3. The Blazing World
Director Carlson Young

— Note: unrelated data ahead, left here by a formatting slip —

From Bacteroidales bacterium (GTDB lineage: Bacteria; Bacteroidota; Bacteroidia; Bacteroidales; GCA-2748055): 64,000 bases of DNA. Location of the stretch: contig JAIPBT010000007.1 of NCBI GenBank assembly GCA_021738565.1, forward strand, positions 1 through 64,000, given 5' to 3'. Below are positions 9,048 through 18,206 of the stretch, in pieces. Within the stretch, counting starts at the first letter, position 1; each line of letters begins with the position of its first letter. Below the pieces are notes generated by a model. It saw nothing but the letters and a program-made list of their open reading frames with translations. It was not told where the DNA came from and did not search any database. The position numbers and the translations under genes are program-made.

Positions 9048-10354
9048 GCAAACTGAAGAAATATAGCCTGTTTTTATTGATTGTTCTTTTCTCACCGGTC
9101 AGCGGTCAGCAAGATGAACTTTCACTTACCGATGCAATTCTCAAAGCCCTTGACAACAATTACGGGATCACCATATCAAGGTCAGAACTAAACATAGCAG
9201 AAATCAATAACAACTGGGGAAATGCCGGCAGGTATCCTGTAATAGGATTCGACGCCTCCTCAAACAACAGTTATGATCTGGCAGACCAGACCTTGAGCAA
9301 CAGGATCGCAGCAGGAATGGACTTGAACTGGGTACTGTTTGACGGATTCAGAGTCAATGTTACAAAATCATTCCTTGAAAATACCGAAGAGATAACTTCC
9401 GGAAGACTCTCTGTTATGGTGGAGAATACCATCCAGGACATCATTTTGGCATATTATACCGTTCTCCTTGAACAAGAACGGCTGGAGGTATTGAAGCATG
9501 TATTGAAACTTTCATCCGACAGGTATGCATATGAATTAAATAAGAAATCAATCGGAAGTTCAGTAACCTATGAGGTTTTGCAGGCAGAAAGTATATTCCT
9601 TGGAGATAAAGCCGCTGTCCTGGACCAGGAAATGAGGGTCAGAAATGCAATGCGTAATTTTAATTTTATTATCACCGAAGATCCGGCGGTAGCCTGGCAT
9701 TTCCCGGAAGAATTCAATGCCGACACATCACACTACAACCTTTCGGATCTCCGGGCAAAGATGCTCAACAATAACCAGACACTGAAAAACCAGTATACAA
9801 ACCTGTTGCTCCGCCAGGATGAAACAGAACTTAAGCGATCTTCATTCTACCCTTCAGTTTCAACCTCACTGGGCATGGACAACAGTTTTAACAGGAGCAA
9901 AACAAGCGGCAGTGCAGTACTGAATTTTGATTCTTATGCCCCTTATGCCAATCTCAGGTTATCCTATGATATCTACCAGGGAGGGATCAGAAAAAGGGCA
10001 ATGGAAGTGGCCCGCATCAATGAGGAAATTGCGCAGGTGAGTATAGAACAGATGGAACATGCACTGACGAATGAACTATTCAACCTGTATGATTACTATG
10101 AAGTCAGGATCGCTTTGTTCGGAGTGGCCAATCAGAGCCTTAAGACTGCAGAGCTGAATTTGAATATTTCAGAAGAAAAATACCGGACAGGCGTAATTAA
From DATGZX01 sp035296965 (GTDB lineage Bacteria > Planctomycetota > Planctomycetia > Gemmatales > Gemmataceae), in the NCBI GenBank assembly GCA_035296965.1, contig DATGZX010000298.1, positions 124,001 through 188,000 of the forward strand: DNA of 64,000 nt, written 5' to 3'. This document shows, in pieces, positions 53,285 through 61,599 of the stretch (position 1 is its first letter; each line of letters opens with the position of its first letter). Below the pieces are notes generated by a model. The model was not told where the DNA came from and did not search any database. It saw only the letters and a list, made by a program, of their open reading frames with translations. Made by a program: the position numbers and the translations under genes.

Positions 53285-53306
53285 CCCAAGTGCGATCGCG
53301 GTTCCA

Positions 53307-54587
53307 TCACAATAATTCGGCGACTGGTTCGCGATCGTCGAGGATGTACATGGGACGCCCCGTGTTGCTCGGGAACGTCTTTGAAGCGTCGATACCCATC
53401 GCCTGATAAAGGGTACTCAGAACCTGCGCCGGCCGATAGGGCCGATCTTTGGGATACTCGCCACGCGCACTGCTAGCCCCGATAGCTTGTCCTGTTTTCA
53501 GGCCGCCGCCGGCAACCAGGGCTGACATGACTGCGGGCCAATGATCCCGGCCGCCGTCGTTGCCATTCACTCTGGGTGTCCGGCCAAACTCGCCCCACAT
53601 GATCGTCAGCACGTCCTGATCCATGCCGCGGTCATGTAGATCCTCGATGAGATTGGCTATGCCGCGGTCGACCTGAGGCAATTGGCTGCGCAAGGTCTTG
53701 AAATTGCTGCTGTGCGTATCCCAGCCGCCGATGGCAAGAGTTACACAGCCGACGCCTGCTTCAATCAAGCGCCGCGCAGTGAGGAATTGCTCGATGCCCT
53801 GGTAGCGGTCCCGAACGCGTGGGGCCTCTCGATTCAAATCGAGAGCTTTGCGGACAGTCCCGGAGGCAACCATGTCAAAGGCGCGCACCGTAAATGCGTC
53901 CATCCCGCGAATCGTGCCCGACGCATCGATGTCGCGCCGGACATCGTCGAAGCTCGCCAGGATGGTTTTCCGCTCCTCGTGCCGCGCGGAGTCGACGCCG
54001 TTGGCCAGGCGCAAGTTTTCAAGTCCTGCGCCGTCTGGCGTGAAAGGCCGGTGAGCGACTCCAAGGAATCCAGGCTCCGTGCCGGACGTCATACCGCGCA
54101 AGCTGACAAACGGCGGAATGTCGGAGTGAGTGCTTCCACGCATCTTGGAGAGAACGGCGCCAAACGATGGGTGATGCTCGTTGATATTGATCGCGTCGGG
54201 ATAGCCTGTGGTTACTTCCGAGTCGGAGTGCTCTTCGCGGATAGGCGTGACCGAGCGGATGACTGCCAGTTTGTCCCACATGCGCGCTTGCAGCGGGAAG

In the 17th century, Lady Margaret Cavendish, an English aristocrat and philosopher, wrote The Description of a New World, Called the Blazing World, a text charting the existence of an alternate dimension—and a seminal work of science fiction. Four centuries later, Carlson Young, borrowing ideas from Cavendish’s work, wrote and directed The Blazing World. This kind of time jump may seem dramatic, but so is the scope of Young’s debut film, which examines topics of esotericism, familial trauma, and mental illness. The film opens on young twin girls, blond hair in neat bobs, catching fireflies on the green lawn near their home’s pool. Tchaikovsky’s “Pas de Deux” (one of two Tchaikovsky songs that appears in the movie) blares in the background, while the girls’ parents fight in the house. Hoping to catch a firefly that flies over the pool, one of the girls jumps into the water and drowns. This event serves as the emotional core of the movie, as a now-grown Margaret, played by Young herself, is haunted by her twin sister’s death. In fact, in the first scene in which adult Margaret appears, she is climbing into a clawfoot bathtub and contemplating committing suicide.